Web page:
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• PowerScore Staff
• Posts: 8267
• Joined: Feb 02, 2011
#32538
Complete Question Explanation

Flaw in the Reasoning. The correct answer choice is (C)

As is customary in the Logical Reasoning sections, this section begins with a fairly simple question, characterized by a straightforward logical structure. While it is often the case that LSAC will pair such a simple stimulus with confusing answer choices, here we are spared that complication.

The stimulus presents an advertisement for GreenBank, in which GreenBank is trying to convince the audience that it costs more to bank at TekBank than at GreenBank. To support this claim, the advertisement points to ATM usage fees. GreenBank gives all of its customers unlimited free ATM use. TekBank, however, charges 25 cents for each ATM transaction.

Notice that GreenBank’s conclusion, that “it costs more to bank at TekBank than at GreenBank,” is very broad. It is about the cost of banking, in general. But the support for the conclusion discusses only ATM fees. These fees are just one of the costs involved with banking. While the stimulus does not provide us with a schedule of the various fees imposed by both banks, LSAC will assume that we understand there is more to the cost of banking than ATM fees.

The question stem indicates this a Flaw in the Reasoning question. We describe the type of logical flaw committed by the advertisement as an overgeneralization from what could be an atypical example. Here, the overgeneralization is the conclusion about the cost of banking generally, from a single example, i.e., ATM usage fees, that could be misleading. For example, it may be that all of the other fees charged by TekBank are lower than the corresponding fees charged by GreenBank. While this type of flawed reasoning is most often seen as an incorrect answer choice in Flaw questions, occasionally, as here, it appears as the correct answer choice.

Answer choice (A): The argument did not include a recommendation. While it is true that the stimulus is labeled an advertisement, and the intended effect of the advertisement is to lure customers from TekBank to GreenBank, the argument contained in the stimulus did not explicitly make a recommendation.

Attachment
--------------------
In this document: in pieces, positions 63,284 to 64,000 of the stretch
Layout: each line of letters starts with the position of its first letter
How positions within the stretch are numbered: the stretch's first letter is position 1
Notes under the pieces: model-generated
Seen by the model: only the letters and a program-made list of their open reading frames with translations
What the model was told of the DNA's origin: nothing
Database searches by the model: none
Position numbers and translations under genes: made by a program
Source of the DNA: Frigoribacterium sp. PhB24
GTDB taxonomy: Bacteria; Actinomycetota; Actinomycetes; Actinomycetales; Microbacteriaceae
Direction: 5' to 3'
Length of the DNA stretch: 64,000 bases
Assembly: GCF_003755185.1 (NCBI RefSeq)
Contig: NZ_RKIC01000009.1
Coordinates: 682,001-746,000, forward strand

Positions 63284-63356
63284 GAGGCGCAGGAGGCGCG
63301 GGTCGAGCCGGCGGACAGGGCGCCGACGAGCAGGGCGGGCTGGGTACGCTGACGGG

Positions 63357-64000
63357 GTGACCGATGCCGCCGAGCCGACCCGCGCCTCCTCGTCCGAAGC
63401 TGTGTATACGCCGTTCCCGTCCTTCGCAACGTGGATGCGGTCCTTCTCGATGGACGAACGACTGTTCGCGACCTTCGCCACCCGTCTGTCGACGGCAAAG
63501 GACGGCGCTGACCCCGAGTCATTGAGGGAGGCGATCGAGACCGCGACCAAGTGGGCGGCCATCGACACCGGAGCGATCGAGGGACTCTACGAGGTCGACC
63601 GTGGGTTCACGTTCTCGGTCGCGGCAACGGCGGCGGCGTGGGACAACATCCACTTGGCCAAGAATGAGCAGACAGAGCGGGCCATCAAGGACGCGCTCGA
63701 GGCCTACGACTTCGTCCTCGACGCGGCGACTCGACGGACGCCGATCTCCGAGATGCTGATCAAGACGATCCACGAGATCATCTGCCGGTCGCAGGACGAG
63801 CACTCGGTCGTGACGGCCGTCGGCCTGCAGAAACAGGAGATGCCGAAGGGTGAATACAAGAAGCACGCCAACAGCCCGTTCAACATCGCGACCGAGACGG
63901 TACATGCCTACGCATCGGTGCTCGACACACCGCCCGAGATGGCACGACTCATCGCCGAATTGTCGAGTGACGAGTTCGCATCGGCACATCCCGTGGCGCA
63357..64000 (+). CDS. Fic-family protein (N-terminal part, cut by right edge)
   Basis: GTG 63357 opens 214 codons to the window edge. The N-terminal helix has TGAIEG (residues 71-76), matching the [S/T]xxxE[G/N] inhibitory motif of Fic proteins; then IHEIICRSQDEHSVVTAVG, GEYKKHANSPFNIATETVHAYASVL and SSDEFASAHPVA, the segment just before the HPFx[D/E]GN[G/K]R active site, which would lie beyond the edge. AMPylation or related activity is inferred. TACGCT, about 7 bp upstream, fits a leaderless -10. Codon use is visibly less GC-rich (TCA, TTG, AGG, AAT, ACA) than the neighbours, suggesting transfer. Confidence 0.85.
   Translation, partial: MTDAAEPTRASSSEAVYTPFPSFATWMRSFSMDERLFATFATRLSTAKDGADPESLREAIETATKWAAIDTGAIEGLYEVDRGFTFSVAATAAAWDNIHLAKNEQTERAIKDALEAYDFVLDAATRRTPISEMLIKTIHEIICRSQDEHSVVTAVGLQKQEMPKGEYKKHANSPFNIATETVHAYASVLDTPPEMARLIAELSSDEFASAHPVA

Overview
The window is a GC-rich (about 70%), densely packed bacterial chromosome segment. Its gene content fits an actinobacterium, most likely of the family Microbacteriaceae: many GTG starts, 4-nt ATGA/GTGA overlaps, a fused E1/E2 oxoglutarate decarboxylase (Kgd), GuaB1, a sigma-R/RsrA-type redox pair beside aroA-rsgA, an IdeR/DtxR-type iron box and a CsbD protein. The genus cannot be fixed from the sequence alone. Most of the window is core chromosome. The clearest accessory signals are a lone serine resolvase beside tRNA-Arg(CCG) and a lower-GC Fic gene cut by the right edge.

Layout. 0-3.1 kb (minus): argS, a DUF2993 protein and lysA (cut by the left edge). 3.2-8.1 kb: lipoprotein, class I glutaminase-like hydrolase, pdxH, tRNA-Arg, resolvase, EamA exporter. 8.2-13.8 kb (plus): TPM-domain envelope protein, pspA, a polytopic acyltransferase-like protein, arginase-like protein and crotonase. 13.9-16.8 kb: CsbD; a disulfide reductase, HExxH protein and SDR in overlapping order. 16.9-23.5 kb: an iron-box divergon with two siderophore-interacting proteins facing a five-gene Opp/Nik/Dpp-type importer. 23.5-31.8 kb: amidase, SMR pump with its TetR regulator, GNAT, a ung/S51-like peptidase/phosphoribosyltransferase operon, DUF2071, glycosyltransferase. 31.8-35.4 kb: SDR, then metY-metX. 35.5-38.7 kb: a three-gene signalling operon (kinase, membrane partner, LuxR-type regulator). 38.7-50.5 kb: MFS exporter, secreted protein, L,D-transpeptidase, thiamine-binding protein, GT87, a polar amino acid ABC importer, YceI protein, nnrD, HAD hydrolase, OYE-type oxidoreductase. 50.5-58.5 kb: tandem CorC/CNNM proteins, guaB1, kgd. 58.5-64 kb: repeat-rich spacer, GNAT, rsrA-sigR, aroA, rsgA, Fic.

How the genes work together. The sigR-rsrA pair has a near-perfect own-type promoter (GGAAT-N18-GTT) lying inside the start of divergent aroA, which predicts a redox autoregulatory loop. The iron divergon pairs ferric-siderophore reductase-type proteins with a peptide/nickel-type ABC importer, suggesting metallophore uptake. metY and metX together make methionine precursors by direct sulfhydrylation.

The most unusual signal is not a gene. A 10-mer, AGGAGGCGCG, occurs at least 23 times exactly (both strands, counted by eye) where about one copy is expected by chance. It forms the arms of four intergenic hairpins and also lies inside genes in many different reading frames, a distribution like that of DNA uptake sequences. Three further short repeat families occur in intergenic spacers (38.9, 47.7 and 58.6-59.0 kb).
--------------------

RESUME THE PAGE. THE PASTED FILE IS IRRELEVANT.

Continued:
Answer choice (B): Comparative evidence of ATM transaction fees is entirely relevant to the question of whether it costs more to bank at TekBank than at GreenBank. The flaw is not the relevance of the evidence, but rather its narrow focus on just one example of banking costs that may be atypical.

Answer choice (C): This is the correct answer choice, because it describes the error made by the advertisement in drawing a conclusion about the overall cost of banking at these two institutions solely on the basis of the ATM usage fee, a component of the overall cost that may be atypical.

Answer choice (D): This answer choice describes an Error of Division. The argument proceeded in the reverse direction, concluding that because the cost of using an ATM at TekBank is higher, then the cost of banking, in general, at TekBank is higher.

Answer choice (E): The argument does not conclude that a claim must be false. Instead, the conclusion was that the cost of banking at one institution is higher than the cost of banking at another institution. Further, the premises did not mention an absence of evidence.
cxmss170
• Posts: 8
• Joined: Aug 17, 2019
#67605
I know this flaw is an overgeneralization, but I am wondering why D is wrong?
Rachael Wilkenfeld
• PowerScore Staff
• Posts: 516
• Joined: Dec 15, 2011
#67648
Hi cxmss170,

Good question. The difference between errors of composition and division can be tricky. Errors of composition are errors that assume that what applies to a part applies to the whole. That's what is going on in this stimulus. The advertisement is saying that what applies to the part (ATM fees) applies to the whole (overall banking cost). Errors of division as described in answer choice (d) are errors that are assuming that because something applies to the whole, it must apply to each of the parts. An example would be something that says my computer is the fanciest computer ever made, so each key on the keyboard is the fanciest key ever made. Our stimulus here is about moving from the part (ATM fees) to the whole (banking fees) instead of from the whole to the part.

Hope that helps!
Rachael

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